As the potential closing of the deal for Chinese state-owned oil corporation CNOOC (Chinese National Offshore Oil Coorporation) to buy Canada’s Nexen approaches, debates as to the political and economic consequences intensify.
Domestic autonomy and global capital mobility may contradict each other at times. Core to these are the liberalization of markets in general, regulation, and competing private and state interests. Transnational financial movement and capital mobility may clash with government interests and legitimacy. Foreign direct investment puts a foreign actor in some control over domestic markets and individual enterprise. FDI is generally beneficial to a domestic economy: it promotes growth by increasing the ratio of capital to labour, often brings knowledge to the local field, and can help to diversify investment.
The issue with CNOOC itself is first that it is not a private corporation—it is a state-owned enterprise (SOE). Besides being shown to be less productive and efficient than private corporations, state-owned corporations are tax-exempt and largely backed by their governments, giving them an economic advantage from the start. They are incentivized by state as well as commercial interests. And second, these state interests become problematic because of the Chinese government’s human rights record. According to the Conference Board, “commercial intentions are often conflated with the political objectives of the primary shareholder — the Chinese central government and ultimately the Communist party.” CNOOC did not go through with its $18.5 billion bid on California’s Unocal in 2005 for these reasons, and because of sovereignty concerns by US officials.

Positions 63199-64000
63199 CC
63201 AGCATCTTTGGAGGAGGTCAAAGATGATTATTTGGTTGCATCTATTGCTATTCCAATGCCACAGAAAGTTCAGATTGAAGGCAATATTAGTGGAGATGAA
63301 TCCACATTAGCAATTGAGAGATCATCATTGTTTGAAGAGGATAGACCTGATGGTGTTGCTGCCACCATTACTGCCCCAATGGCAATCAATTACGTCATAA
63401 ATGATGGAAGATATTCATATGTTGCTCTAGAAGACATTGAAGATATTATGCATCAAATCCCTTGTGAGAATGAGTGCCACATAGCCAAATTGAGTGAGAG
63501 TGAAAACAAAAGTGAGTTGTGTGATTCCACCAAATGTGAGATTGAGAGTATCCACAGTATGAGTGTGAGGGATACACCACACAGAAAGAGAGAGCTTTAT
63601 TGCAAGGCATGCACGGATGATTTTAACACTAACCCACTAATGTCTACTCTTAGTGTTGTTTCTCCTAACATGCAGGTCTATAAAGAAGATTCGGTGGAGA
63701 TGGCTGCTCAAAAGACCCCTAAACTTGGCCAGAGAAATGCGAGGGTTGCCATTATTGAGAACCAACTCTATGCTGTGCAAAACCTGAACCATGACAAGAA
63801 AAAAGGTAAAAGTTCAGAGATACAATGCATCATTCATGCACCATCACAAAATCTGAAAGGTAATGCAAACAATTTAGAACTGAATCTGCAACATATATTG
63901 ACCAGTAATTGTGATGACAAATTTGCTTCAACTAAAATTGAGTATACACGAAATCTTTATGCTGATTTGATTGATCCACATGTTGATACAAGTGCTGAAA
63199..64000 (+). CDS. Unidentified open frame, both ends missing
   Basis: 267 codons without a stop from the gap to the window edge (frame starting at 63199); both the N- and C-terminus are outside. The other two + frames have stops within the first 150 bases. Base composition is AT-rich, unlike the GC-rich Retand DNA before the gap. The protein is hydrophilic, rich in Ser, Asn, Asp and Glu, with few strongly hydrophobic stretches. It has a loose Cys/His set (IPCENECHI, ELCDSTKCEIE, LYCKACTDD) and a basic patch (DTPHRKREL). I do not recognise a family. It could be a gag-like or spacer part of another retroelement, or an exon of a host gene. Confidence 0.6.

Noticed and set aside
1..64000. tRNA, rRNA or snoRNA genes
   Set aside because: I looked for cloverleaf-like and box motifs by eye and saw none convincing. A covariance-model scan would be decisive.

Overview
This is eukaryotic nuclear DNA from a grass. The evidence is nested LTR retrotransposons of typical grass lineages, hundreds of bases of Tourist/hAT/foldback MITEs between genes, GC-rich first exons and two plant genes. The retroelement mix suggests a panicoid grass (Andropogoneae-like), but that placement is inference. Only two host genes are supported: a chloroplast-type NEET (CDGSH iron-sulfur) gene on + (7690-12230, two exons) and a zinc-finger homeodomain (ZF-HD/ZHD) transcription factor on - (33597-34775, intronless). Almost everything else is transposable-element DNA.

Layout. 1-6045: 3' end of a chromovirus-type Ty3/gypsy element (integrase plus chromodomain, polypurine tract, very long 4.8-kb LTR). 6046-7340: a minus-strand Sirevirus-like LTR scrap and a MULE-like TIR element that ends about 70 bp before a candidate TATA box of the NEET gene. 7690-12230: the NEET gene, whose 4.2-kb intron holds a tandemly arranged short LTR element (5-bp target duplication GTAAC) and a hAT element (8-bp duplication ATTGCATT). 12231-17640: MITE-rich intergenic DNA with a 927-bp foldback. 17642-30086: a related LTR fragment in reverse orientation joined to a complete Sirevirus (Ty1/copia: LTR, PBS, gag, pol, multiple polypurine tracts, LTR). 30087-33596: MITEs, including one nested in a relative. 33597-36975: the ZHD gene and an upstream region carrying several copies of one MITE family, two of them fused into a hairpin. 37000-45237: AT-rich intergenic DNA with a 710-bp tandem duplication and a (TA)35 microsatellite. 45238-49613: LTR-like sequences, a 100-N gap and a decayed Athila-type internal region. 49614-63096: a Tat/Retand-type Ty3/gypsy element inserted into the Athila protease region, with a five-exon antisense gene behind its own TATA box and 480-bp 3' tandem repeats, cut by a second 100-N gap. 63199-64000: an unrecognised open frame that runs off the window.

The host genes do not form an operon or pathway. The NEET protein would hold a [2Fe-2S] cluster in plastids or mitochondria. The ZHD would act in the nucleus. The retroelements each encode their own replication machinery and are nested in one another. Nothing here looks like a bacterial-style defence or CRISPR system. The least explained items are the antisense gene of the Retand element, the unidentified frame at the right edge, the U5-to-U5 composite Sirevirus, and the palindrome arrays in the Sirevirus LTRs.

The CNOOC-Nexen deal is subject to review by Investment Canada and the Competition Bureau before being approved. The company must comply with Canadian corporate standards, as well as Canadian environmental and labour regulations. If the deal goes through, it will provide the capital necessary for the increased development of the oil sands, and be listed on the Toronto Stock Exchange. CNOOC has also said they will retain Nexen employees—some of the motivation for the transaction is to learn from Nexen’s management, research and development.
Foreign ownership by a state-owned company makes many uneasy. It has been suggested that instead of allowing foreign takeovers, foreign companies should only be allowed to buy stakes in national corporations up to a certain percentage. Maximums have been suggested from 10%-30%. The CNOOC-Nexen deal could set a precedent for future bids by state corporations.
Canada continues to expand trade negotiations with Asia. In February, Prime Minister Harper was in Beijing to solidify the Canada-China Foreign Investment Promotion and Protection Agreement (FIPA) with Chinese Premier Wen Jiabao. But this agreement raises a reciprocity question: will Canada have the same access to Chinese markets, and the same opportunities to invest, as the Chinese have in Canada?
There is also the question as to whether the Canadian government or the Canadian public should have a say in private transactions. Polls may show the public to be against the deal, but almost all of Nexen’s shareholders are for it—they would be selling at a 60% premium. Canada may want to ensure it has a comprehensive foreign investment policy, flexible enough to deal with the complexity of issues that arise in any such deal, especially in the case of state-owned corporations. And also to ensure that certain safeguards have been put into place to deal with possible violations of agreed-upon standards. It is possible that in diversifying and collaborating with China from an investment perspective will promote progress on the human rights front as well as economic growth.